Interview with Book of the Damned III author Todd Stewart

Feel free to offer suggestions to me directly at sciborg2(at)gmail.com, or head over to http://www.planewalker.com/ for more planar fun!

thanks,

Sciborg2

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I have pondered selling it, as some of the 2nd Edition stuff is in quite good condition, but it appears that it's not worth as much as I'd hoped. I might just hang onto it and see if I can get some more games going in the future.

I have a king's ransom in 2nd edition swag that my partner very wisely refused to let me discard five years ago.

My absolute favorite D&D thing is the Waterdeep module. I swoon over that boxed set.

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There's going to be a show for RPG art, some of you might be able to get pieces in:

http://www.chrispramas.com/2012/05/21/the-art-of-roleplaying-games-gallery-show-looking-for-submissions/

I don't think this is past the deadline, as I didn't see one. The show is for August 11th though so if you have a piece definitely check your publication rights and submit!

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I've had so many different RPG systems I think I've lost count. Only actually played some of them though (took me years before I found other gamers to play with, before that, I would just make up tons of characters and create cave systems/dungeons to run other characters through, all by my lonesome 12/13 year old self).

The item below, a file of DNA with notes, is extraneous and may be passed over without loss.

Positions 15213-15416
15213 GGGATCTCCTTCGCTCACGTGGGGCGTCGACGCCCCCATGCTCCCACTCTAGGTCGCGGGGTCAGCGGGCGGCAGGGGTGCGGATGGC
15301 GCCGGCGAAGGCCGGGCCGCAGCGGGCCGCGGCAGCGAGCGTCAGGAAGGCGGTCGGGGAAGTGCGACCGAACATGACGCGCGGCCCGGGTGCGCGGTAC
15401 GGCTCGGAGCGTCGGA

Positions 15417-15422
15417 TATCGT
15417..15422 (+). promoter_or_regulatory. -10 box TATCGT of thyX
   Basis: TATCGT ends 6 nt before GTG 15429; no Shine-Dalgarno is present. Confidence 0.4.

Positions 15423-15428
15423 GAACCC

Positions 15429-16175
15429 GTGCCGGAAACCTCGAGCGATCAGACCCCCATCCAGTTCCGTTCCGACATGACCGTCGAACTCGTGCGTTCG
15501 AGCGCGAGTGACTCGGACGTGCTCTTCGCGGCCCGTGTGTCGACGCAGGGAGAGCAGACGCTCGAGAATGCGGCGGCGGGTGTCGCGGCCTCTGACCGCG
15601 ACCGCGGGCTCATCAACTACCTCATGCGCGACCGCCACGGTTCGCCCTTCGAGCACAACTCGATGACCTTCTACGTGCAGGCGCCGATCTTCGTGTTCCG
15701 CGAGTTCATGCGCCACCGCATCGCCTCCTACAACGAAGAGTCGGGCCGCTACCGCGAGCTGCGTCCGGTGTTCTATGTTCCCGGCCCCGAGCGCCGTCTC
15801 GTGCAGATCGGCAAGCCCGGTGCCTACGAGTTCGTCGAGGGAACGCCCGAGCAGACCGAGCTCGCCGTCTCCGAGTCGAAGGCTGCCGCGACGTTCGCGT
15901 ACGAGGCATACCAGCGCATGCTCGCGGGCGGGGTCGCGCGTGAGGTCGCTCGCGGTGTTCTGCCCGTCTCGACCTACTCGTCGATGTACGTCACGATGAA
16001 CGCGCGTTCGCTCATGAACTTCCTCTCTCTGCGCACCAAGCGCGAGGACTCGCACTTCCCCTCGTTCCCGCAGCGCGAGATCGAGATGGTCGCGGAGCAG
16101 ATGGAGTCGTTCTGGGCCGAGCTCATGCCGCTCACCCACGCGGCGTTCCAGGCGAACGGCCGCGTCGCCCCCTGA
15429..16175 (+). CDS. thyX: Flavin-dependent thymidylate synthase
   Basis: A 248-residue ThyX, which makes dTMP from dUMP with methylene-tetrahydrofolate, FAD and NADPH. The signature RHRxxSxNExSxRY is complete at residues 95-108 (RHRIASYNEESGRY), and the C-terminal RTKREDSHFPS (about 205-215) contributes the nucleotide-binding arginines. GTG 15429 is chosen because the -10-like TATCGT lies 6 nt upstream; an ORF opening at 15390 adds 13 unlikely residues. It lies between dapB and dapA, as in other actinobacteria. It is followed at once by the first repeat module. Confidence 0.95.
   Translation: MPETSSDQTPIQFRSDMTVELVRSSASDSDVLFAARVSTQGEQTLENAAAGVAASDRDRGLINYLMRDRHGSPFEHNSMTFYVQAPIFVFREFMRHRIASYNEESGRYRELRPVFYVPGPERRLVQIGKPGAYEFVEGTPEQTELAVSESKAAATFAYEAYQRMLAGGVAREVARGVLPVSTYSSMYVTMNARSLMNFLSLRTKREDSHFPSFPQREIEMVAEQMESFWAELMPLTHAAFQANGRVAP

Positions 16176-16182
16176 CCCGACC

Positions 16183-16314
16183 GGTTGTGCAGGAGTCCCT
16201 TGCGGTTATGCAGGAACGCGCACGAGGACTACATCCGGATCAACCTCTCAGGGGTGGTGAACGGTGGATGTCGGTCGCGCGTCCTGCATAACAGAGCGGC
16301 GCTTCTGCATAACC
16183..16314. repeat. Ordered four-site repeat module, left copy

I've played AD&D 2nd Ed, D&D 3.0 and 3.5, White Wolf's Vampire the Masquerade (and also LARPed Vampire, Vampire Dark Ages, Mage, Werewolf, and Changling, though they were more Vamp games than anything else, just our Storyteller allowed a couple of non Vamp characters other than just ghouls and hunters), Palladium system games (Rifts, Heroes Unlimited, Ninjas and Superspies),TSR's Marvel Superheroes, Star Wars (West End Games version using d6), d20 Star Wars, d20 Wheel of Time (especially with the fan made stuff from the internet, they fixed many issues with WotC's original system), d20 Game of Thrones (from Guardians of Order; this is my favorite version EVER of d20 system, with nicely added mechanics for influences, social ranking and finance; the most politically capable d20 game I've seen yet, you could almost run a vampire game with those rules; so disappointed that GoO went out of business, was looking forward to seeing what they had planned for expanding the system to large scale combat and such).

One of the favorite games I've been involved in was one I ran using the d20 GoT book (from GoO) but set in the world of Midkemia (Raymond E Feist's Riftwar Saga's setting), specifically starting in Krondor with a group of low ranked members of the Mockers.

Some of the games I've owned the books to were just obtuse and complicated. This definitely includes Mage and Changling (I never really grokked the "magic" system for either) as well as Hero Games (nicknamed "roleplaying for accountants"), and Shadowrun (I would never try running that game, and definitley NOT with a decker in the party!). I actually kinda liked Gygax's Mythic Journey's system, but it took so damned long to make characters it was insane.